14 Jun 2015

6 Tips - How To Deliver A Presentation

In my current role I regularly speak at conferences and carry out training or strategy workshops with teams of adults across the UK. At one point in the randomness that is my career I trained to be a primary school teacher and stood up in front of a classroom full of fidgety, mischievous, easily bored 8 year olds. When I was a trolley dolly I had to ‘present’ the safety demonstration to 195 equally fidgety and easily bored passengers. I’ve presented in plush five star hotels and in porta cabins at the side of Loch Lomond. Once at a conference in the Highlands the door burst open mid presentation and a black Labrador daundered in and joined me on stage. In other words I have enough experience of public speaking to qualify me to write this article.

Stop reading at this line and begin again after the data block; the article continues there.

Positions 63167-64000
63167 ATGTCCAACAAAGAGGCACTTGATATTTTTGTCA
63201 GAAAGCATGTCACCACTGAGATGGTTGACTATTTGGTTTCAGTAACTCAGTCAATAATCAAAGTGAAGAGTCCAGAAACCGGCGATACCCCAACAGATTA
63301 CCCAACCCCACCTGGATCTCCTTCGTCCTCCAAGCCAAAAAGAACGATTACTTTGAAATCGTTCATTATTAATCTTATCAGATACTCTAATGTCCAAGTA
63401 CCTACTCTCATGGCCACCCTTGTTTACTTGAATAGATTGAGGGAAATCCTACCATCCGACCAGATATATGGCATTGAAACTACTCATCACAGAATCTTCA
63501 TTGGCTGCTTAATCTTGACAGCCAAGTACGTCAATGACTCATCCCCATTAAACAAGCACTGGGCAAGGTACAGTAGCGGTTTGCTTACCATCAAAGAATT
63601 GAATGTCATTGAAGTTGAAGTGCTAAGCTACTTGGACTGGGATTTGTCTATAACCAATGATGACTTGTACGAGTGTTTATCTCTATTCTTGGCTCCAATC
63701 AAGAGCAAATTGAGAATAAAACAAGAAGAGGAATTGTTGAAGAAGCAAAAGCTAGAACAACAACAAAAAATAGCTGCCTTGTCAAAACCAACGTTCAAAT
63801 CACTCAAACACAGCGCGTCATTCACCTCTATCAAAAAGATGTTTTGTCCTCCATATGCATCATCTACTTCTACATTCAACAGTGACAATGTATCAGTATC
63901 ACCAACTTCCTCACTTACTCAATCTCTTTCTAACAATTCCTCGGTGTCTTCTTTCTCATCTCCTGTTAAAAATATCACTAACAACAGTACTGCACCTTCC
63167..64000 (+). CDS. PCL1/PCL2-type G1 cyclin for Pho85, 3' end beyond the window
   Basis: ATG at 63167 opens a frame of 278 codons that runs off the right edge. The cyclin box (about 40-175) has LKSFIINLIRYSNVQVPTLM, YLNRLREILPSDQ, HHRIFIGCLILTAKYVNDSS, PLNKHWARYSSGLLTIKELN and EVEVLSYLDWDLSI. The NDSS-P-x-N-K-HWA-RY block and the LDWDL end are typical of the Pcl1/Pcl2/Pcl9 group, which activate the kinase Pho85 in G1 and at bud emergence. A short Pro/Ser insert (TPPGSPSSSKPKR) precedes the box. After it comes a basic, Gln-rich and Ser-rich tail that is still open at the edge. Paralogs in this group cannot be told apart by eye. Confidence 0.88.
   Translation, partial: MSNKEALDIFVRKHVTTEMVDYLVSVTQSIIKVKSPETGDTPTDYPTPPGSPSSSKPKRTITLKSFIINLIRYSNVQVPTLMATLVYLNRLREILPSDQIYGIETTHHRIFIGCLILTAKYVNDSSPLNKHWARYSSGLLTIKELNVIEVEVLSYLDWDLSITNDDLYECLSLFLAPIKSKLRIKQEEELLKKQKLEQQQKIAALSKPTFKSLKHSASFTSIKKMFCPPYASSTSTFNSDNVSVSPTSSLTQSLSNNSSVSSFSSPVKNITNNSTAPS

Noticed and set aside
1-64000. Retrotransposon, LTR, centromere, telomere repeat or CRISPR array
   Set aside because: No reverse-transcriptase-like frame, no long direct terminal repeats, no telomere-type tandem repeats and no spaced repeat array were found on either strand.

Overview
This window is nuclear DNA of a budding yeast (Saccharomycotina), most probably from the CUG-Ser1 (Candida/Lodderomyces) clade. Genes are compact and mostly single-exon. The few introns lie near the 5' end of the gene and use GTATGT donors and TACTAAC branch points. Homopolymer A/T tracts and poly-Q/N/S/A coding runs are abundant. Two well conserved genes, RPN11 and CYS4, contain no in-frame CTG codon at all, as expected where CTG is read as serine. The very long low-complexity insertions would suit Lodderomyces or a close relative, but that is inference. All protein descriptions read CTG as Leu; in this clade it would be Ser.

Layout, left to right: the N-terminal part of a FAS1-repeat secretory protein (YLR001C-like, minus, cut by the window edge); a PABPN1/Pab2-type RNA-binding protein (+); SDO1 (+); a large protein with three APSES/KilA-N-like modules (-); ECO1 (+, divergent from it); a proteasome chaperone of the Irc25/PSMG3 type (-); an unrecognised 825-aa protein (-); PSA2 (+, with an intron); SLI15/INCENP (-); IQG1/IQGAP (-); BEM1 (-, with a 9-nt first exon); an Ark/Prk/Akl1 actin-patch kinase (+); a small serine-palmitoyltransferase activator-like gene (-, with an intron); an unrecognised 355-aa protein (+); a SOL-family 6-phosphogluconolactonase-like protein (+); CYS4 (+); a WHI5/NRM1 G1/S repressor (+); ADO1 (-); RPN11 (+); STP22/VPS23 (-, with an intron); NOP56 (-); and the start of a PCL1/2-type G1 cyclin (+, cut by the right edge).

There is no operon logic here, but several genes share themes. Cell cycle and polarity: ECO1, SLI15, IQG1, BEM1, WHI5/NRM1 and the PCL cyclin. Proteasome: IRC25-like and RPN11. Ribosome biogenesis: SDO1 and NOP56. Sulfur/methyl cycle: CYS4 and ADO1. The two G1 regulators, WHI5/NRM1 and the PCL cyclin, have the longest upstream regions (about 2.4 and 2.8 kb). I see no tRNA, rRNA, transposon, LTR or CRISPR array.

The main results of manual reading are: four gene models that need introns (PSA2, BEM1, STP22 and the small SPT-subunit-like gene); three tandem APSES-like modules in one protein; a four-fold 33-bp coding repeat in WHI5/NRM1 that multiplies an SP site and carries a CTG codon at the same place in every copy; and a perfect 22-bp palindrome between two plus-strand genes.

What I have learned along the way cannot be described as rocket science. It’s pretty basic stuff which can turn death by PowerPoint into a winning pitch.

1) Find out who you are presenting to
This is blatantly obvious, crucial and frequently overlooked. If your presentation is pitched at an advanced level and your audience are beginners then they’ll quickly get lost and distracted. If you are pitching for work and know who the panel are then tailor your content appropriately, a quick search on LinkedIn or twitter and you’ll gain insight into their background and interests. In the past I've asked event organisers to send a short questionnaire to those participating in my workshops and I've based my content and tasks on the responses. Sure, it takes a lot of time and effort but 1) that's what you are being paid for and 2) your audience are potential clients and well worth the investment.

2) Paint pictures and avoid text